As the old saying goes, all good things must come to an end, and we may be witnessing the death of the internet as you read these words. The rich are attempting to control the internet by buying it, creating a new form of classism, what might be termed Digital Apartheid. If they succeed, the rest of us too poor to afford the perks of the free internet we’ve all come to take for granted, will become second-class digital citizens, unable to access information we were able to before. They don’t have to shut down websites to kill the internet. All they have to do is put an end to Net Neutrality, which is exactly what FCC Chairman Tom Wheeler announced was going to happen this week. The websites we access on a daily basis constitute the accessible internet, and Internet Service Providers or ISPs must provide equal access to everything that is online to their clients. Net Neutrality means that your Internet provider cannot limit what you view online in any way. If it is online, you can access it.
But let’s put this into perspective. What would net neutrality look like if it were applicable to telephones? It would mean that I can call a business as easily as I could call an individual. An end to telephone neutrality would mean that I could easily get through to big businesses, but would have to wait long periods of time in order to contact acquaintances, ultimately culminating in negative effects, like being put on hold for a 911 call. The bottom line here is that you cannot value communication technology on a sliding scale, although this is expressly what the end of Net Neutrality will create for us.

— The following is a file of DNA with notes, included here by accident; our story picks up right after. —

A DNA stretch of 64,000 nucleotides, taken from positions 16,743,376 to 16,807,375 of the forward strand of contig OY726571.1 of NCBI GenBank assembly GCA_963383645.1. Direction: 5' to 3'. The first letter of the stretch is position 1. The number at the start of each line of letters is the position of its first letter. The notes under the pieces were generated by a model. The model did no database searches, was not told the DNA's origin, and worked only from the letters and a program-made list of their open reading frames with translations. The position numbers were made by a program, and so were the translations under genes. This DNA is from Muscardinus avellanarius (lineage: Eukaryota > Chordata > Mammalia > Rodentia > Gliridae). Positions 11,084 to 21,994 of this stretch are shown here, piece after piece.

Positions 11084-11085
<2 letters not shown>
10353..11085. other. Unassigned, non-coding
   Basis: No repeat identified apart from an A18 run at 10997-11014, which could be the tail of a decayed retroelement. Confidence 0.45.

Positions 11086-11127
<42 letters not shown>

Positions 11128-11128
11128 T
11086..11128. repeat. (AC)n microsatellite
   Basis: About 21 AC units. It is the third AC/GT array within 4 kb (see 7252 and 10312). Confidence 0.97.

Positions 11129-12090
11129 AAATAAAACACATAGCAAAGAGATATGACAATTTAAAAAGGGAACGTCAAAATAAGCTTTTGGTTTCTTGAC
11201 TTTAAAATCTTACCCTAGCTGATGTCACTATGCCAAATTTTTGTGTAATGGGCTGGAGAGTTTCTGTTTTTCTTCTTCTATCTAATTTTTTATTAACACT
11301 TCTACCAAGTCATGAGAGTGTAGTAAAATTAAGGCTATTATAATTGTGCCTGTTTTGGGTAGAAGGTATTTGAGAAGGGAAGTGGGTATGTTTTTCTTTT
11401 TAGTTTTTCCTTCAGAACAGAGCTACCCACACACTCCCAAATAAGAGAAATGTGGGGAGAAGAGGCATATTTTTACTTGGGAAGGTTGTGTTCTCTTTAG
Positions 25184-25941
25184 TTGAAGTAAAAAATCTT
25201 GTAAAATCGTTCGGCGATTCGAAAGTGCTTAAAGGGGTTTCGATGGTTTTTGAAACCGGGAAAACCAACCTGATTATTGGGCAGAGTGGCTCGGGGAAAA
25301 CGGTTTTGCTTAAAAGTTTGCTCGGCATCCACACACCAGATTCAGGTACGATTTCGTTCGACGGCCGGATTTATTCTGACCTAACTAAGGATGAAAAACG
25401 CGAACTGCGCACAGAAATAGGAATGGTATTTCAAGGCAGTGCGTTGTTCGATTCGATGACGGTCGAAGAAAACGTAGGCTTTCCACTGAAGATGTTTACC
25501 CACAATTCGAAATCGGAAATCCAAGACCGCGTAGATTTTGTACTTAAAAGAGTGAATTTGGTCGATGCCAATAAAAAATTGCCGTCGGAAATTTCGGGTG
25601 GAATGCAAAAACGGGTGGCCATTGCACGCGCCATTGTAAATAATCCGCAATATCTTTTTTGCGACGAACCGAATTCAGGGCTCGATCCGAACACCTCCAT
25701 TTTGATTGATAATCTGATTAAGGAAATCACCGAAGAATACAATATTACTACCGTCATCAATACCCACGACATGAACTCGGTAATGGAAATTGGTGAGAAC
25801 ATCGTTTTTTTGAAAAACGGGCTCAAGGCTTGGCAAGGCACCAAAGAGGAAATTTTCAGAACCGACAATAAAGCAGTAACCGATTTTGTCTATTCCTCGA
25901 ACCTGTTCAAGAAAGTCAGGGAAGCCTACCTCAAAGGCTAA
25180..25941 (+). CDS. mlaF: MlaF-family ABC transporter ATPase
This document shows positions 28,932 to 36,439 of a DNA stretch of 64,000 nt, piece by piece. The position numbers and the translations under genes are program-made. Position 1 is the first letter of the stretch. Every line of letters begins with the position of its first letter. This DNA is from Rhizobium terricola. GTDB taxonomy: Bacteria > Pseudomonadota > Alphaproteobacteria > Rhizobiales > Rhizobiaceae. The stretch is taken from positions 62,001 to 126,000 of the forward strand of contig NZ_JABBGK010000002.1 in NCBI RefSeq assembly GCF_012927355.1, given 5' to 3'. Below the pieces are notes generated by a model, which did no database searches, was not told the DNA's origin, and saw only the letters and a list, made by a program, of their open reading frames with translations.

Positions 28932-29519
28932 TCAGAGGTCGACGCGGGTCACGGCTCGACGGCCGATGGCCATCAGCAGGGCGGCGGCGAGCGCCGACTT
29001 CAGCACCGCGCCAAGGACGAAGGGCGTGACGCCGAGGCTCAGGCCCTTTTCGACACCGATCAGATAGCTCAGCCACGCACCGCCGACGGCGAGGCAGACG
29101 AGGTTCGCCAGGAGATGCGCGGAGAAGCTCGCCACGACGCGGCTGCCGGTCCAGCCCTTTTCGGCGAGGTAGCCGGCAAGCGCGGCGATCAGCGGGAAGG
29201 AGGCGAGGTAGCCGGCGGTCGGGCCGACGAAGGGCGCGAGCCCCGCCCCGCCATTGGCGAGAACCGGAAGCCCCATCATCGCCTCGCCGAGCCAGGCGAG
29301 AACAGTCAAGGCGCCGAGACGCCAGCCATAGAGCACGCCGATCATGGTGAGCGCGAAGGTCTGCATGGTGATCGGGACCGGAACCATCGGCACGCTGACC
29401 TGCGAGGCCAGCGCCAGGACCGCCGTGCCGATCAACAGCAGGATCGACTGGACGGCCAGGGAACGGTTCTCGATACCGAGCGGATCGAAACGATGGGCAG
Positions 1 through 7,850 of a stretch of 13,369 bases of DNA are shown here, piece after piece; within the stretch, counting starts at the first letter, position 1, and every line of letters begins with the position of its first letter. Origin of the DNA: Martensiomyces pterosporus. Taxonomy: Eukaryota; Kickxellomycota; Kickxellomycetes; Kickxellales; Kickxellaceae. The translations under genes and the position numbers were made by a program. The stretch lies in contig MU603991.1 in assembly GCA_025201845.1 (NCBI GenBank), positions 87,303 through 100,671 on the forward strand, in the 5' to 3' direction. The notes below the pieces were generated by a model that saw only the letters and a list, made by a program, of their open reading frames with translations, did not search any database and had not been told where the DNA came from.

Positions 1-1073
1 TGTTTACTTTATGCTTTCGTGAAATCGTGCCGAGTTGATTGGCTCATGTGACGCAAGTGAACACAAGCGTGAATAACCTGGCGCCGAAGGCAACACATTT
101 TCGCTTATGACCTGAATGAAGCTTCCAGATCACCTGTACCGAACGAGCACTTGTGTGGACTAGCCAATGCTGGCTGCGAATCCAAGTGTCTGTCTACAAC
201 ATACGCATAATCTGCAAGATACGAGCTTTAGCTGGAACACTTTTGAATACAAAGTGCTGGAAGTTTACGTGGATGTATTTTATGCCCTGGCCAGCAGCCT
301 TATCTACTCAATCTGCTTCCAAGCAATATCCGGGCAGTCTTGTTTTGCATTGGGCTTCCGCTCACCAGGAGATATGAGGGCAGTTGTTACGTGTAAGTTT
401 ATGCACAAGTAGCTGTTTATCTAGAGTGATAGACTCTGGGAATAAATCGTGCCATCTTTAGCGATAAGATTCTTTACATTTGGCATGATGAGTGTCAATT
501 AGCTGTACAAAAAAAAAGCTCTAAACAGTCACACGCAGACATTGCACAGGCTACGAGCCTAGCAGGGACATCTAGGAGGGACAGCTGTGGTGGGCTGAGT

They’ve written a number of dress-rehearsal internet control bills, all of which were shut down by popular activism. ACTA failed. SOPA failed. PIPA failed. CISPA failed. And now with the TPP floundering in the water, it is clear that outward control of the internet is not going to work. The NSA is apprehensive to activate Quantum Copper, which is essentially the Great Firewall of China for the entire global internet, for fear of the backlash. If they suddenly shut off the internet, what would happen? They’ve discovered that they can’t control the internet openly, so now they’ve decided that it might be a good idea to exclusify information by forcing people to pay for it. Since people are barely able to make ends meet in the first place, the internet has become their only saving grace to make the rent and pay for groceries. So the idea of making people pay more for basic access on a sliding scale will break the back of our world wide web even more effectively than outwardly controlling it.
When it comes to these rulings and legislative efforts, the last people who are involved are we the people. The lobbyists and congressmen who have no conception of what the internet actually is, are writing this legislation not only for the sake of increasing their profits, but to control the even distribution of information that challenges their establishment narratives.